Otherwise, he says, boys will gravitate toward TV and video games because their need for role models isn't being satisfied.
It's too early to call the increase in male au pairs a national trend. Families making this choice are still in the minority.
"When Americans think au pair, they still think female," says Susan Robinson, vice president of EF Au Pair, one of America's largest au pair agencies. Ms. Robinson reports, however, that demand for men has been slowly rising in recent years, especially among families with older children. This year, the agency placed 180 men and 3,000 women in American homes.
Word-of-mouth is the best promoter of this choice. One mother enthusiastically spreading the word is Kathleen Armata of Granby, Conn. A single mom who divorced when her 12-year-old son was 2, Ms. Armata works as a marriage and family counselor.
"I was looking for a big-brother type for Dan. Someone who would teach him about being male," she says.
Jan Patak, her au pair from the Czech Republic, has been "amazing," she says. He plays semi-pro basketball back home and is always up for shooting hoops with Dan, as well as attending to nonrecreational activities like supervising homework, making his breakfast, and driving him to and from events.
She acknowledges, however, that many families are reluctant to make the same choice. "Some people are skeptical. 'Why would a guy want to baby-sit?' "
To which she responds that men and women are drawn to the job for many of the same reasons. Mostly, they genuinely love children and want to experience life in America surrounded by the comfort and security of a family.
So why aren't more people opting for male au pairs and baby sitters?
"Families often fear abuse," Armata explains, adding: "I'm not sure why, because people who do that kind of thing can come in all shapes and sizes. But, of course, you always want to be careful, no matter what gender, and go to an agency you can trust."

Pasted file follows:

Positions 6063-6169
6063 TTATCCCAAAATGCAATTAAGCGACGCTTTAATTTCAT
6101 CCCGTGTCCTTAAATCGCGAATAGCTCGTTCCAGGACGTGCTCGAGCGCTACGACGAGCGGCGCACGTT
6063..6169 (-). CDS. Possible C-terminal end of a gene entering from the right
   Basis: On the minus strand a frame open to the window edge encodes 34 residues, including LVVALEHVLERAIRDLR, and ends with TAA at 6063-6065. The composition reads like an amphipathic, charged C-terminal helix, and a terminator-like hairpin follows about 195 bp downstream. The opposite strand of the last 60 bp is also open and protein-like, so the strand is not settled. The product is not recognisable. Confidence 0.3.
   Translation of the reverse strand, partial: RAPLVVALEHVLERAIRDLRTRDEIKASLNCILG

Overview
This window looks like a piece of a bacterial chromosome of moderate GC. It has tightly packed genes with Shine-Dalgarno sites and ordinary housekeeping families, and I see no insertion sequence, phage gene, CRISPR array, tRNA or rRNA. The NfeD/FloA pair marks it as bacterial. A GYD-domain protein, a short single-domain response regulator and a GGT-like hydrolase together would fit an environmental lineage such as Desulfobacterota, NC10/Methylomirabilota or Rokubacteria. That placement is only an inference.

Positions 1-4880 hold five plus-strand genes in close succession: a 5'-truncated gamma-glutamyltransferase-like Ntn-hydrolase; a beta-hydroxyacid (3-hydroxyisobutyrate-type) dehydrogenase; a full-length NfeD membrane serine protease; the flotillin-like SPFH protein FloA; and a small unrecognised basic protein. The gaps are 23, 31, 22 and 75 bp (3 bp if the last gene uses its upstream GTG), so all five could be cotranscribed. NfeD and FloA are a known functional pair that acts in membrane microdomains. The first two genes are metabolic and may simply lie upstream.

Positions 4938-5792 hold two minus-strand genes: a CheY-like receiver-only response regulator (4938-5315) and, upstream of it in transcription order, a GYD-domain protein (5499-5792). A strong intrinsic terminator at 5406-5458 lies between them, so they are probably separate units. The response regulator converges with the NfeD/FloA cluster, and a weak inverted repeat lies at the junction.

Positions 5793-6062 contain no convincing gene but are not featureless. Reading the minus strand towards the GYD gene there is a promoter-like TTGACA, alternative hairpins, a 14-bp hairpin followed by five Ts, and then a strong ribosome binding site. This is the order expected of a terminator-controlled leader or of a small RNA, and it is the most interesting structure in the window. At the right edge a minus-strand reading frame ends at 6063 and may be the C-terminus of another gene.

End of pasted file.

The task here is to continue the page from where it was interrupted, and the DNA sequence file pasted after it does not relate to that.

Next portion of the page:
And, of course, the Louise Woodward case showed many skeptical families that abuse problems aren't gender specific.
Nonetheless, prejudice persists. After one incident of sexual molestation five years ago, Au Pair in America, a large agency based in Greenwich, Conn., stopped recruiting men. But this decision was made primarily because of low demand, says William Gertz, the agency's executive vice president.
Parents in a Pinch, a baby-sitting agency based in Baltimore and Brookline, Mass., knows about the challenges of placing men.
"Only 1 percent of the sitters hired are male," says director and co-owner Davida Manon. "We love them." But, she adds, "as soon as we tell families that we have the most wonderful guy for them, there's static on the telephone line."
"It's just an American bias," says Armata. "In Europe, it's done all the time." Her own au pair, Jan Patak, was surprised to be asked so many questions about his job and gender when he first came to the states.
"I didn't have a clue that it would be such a big deal," says the tall, dark-eyed young man, one of five male au pairs placed in Connecticut homes this year by EF Au Pair.
"Low demand for guys, however, means that agencies are more careful about screening applicants," explains Armata. "The male au pairs who pass their test have a lot more experience. They often have formal training in kindergarten or child care."
(c) Copyright 1999. The Christian Science Publishing Society